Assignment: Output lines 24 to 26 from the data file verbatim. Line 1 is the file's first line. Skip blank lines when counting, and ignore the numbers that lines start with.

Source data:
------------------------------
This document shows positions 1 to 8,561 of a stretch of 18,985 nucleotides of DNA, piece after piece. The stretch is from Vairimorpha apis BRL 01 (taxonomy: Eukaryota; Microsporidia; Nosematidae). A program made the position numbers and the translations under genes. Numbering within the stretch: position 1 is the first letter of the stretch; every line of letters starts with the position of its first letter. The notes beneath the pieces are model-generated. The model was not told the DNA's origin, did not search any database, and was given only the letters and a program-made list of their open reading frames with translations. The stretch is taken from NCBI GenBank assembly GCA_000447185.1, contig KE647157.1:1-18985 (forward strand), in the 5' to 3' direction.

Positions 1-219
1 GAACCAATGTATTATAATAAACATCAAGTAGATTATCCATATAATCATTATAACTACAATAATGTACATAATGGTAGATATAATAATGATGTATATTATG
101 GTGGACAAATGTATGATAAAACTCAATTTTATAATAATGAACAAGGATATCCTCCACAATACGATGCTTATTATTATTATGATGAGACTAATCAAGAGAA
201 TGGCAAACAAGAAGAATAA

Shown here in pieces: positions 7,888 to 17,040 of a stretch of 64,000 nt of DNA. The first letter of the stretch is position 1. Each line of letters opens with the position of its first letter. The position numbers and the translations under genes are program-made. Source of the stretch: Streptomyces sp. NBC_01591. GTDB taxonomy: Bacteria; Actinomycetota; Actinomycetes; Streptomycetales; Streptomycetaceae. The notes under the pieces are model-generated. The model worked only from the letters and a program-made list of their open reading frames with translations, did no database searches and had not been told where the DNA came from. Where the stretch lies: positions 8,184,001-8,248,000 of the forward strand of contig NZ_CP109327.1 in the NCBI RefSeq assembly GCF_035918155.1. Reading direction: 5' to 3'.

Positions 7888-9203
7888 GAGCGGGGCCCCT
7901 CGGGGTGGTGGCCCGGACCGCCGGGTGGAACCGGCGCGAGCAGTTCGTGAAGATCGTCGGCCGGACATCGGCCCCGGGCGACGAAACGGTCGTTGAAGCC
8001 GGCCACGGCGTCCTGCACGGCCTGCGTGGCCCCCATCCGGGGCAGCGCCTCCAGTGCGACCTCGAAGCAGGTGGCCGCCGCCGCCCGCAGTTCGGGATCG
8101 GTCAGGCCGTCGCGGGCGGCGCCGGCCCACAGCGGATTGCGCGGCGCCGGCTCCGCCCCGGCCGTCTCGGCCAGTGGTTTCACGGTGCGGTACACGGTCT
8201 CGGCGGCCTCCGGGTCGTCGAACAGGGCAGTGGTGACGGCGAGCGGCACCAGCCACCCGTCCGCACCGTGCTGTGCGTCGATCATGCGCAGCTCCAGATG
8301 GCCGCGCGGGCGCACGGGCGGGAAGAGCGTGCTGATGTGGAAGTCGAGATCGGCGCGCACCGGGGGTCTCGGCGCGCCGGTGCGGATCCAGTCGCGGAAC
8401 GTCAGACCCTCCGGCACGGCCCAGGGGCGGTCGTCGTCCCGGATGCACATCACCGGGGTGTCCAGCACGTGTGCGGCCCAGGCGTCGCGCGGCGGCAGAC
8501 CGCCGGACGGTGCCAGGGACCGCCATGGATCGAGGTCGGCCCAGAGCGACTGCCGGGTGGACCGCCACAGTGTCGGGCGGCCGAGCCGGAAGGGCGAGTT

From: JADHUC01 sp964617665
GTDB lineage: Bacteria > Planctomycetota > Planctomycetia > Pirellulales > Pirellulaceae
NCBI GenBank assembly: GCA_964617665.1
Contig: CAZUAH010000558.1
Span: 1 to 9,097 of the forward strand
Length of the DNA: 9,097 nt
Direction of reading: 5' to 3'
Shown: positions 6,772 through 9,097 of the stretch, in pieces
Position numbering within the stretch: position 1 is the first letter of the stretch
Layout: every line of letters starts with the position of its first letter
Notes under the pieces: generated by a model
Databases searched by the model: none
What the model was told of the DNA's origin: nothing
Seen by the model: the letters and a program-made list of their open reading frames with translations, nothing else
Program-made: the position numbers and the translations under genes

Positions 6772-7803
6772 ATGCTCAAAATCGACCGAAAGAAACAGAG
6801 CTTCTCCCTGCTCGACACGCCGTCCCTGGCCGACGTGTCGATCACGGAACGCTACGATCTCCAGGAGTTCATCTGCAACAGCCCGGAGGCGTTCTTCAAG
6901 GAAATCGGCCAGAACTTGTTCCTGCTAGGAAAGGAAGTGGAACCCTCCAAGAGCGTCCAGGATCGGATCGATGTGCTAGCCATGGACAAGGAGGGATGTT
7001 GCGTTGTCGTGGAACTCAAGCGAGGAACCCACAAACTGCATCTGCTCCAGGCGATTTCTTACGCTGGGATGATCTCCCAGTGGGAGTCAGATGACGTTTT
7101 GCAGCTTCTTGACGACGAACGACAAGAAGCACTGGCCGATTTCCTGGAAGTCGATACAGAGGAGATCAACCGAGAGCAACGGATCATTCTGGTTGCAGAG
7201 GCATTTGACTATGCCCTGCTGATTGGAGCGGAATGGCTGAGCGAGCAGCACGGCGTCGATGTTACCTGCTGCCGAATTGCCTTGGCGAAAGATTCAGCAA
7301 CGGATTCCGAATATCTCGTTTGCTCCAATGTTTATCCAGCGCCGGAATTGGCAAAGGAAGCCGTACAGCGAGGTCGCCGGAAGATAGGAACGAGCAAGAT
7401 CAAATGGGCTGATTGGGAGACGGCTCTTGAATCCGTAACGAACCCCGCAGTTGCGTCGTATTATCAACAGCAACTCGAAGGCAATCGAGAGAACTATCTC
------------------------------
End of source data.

Position numbering within the stretch: position 1 is the first letter of the stretch
Layout: every line of letters starts with the position of its first letter
Notes under the pieces: generated by a model